Dear Dr. Laura,
After hearing call after call from moms who cannot let go, I felt like I needed to write. My first-born son was the joy of my life. I loved being a mom and I was determined to do it “right,” meaning I would be the mom I had longed for my mom to be to me. He was extremely strong-willed, but I told him from day one, I am your mom, not your friend.
Without going into detail, life was not easy. My husband was a musician, I was a nurse. I worked nights so that I could be home for my son. We moved to Nashville, my husband eventually gave up the music gig and life was good. But my son was difficult. He refused to work in school; in fact he refused to do anything he didn’t want to do. He was bright, but unmotivated. Through the years, we had him tested, he had counseling, he went through a wilderness program, we homeschooled him, he went to private school, and we placed him in boarding school. Nothing worked. Through all of this, he continued to pay the consequences for his behavior.
One Friday morning, my husband found our son sitting in his car in a cloud of smoke. Upon rolling down the window, my husband was assaulted with the smell of weed. His butt was marched to juvenile hall, were he spent the entire weekend locked up. Monday morning he came before the judge in an orange jumpsuit and shackles. At 17, we kicked him out of the house because he would not abide by our house rules. He was welcomed home once he conformed. One big rule was: you have to graduate high school. We told him, you will not live on our sofa and be a parasite. If you have no desire to go to college, get a job, and get your own place. Our son worked menial jobs for minimum wage for less then a year before he decided this would not work. He went to the Navy recruitment office and enlisted. He was signed on to become an Arabic linguist…..this is how high he tested. He was able to complete about 6 months of training before he found out that he did not get his security clearance. I don’t know – maybe his past coming to bite him?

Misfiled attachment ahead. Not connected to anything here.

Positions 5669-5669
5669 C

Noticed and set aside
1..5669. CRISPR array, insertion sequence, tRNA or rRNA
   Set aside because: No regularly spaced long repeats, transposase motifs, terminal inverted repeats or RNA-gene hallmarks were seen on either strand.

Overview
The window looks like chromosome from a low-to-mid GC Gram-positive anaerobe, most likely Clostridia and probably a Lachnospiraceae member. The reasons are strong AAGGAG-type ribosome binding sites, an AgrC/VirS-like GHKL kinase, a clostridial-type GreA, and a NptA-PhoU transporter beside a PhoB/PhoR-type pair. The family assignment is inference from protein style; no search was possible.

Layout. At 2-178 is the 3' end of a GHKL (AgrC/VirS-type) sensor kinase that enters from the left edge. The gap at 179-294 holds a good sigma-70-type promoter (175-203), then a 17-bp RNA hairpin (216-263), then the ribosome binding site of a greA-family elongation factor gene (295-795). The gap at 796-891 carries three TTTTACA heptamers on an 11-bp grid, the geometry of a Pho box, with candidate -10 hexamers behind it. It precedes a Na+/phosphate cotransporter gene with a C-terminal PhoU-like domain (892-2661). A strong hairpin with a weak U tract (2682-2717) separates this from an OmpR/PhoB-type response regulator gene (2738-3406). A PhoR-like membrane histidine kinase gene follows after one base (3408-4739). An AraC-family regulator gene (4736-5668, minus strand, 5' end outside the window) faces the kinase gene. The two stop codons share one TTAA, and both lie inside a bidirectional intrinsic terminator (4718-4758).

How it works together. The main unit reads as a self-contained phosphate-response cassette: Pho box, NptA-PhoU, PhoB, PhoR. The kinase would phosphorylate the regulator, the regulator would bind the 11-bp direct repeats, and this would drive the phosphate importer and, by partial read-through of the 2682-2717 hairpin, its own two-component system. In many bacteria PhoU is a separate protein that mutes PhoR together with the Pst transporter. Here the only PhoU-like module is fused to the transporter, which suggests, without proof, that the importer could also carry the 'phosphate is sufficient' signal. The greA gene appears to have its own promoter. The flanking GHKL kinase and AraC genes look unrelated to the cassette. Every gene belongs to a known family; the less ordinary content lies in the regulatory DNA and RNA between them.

Today, at 24 years old, my son is a Navy Corpsman. After his clearance was denied, the biggest compliment I received from him was, “Mom, I know you did everything you did because you love me. I don’t blame you for anything in my life that hasn’t worked out. I know I have to take responsibility.” I am so proud of my son. I love him, and have always loved him with all my heart. I suffered through as much anguish as he did all the times he had to pay the price of his choices. I paid as dearly as he paid. But I wouldn’t change anything. I am his mom, not his friend. And this is about him becoming all he is meant to be, it’s not about me.
Thank you Dr. Laura for spurring us on to do the right thing.